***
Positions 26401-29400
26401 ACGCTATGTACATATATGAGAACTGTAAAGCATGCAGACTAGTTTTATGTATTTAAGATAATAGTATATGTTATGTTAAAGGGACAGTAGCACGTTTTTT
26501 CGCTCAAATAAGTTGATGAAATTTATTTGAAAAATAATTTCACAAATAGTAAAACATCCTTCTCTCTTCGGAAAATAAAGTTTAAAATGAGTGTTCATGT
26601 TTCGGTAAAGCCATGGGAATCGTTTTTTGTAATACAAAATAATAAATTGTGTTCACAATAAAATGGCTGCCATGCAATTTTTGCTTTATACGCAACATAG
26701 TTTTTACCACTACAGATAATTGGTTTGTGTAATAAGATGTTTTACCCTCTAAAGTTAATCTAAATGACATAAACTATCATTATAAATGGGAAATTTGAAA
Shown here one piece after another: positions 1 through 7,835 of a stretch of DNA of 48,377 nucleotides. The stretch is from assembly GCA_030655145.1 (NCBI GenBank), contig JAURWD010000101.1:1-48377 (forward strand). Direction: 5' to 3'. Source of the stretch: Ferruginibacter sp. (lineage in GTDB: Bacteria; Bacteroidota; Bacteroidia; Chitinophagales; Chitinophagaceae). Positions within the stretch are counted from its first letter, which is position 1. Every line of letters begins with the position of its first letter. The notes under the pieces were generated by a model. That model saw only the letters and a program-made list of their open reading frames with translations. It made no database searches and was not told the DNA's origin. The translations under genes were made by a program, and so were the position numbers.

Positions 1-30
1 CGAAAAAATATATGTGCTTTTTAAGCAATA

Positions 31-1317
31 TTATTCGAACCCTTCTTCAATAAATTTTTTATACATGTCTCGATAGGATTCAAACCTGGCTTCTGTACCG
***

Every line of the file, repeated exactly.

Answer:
Positions 26401-29400
26401 ACGCTATGTACATATATGAGAACTGTAAAGCATGCAGACTAGTTTTATGTATTTAAGATAATAGTATATGTTATGTTAAAGGGACAGTAGCACGTTTTTT
26501 CGCTCAAATAAGTTGATGAAATTTATTTGAAAAATAATTTCACAAATAGTAAAACATCCTTCTCTCTTCGGAAAATAAAGTTTAAAATGAGTGTTCATGT
26601 TTCGGTAAAGCCATGGGAATCGTTTTTTGTAATACAAAATAATAAATTGTGTTCACAATAAAATGGCTGCCATGCAATTTTTGCTTTATACGCAACATAG
26701 TTTTTACCACTACAGATAATTGGTTTGTGTAATAAGATGTTTTACCCTCTAAAGTTAATCTAAATGACATAAACTATCATTATAAATGGGAAATTTGAAA
Shown here one piece after another: positions 1 through 7,835 of a stretch of DNA of 48,377 nucleotides. The stretch is from assembly GCA_030655145.1 (NCBI GenBank), contig JAURWD010000101.1:1-48377 (forward strand). Direction: 5' to 3'. Source of the stretch: Ferruginibacter sp. (lineage in GTDB: Bacteria; Bacteroidota; Bacteroidia; Chitinophagales; Chitinophagaceae). Positions within the stretch are counted from its first letter, which is position 1. Every line of letters begins with the position of its first letter. The notes under the pieces were generated by a model. That model saw only the letters and a program-made list of their open reading frames with translations. It made no database searches and was not told the DNA's origin. The translations under genes were made by a program, and so were the position numbers.

Positions 1-30
1 CGAAAAAATATATGTGCTTTTTAAGCAATA

Positions 31-1317
31 TTATTCGAACCCTTCTTCAATAAATTTTTTATACATGTCTCGATAGGATTCAAACCTGGCTTCTGTACCG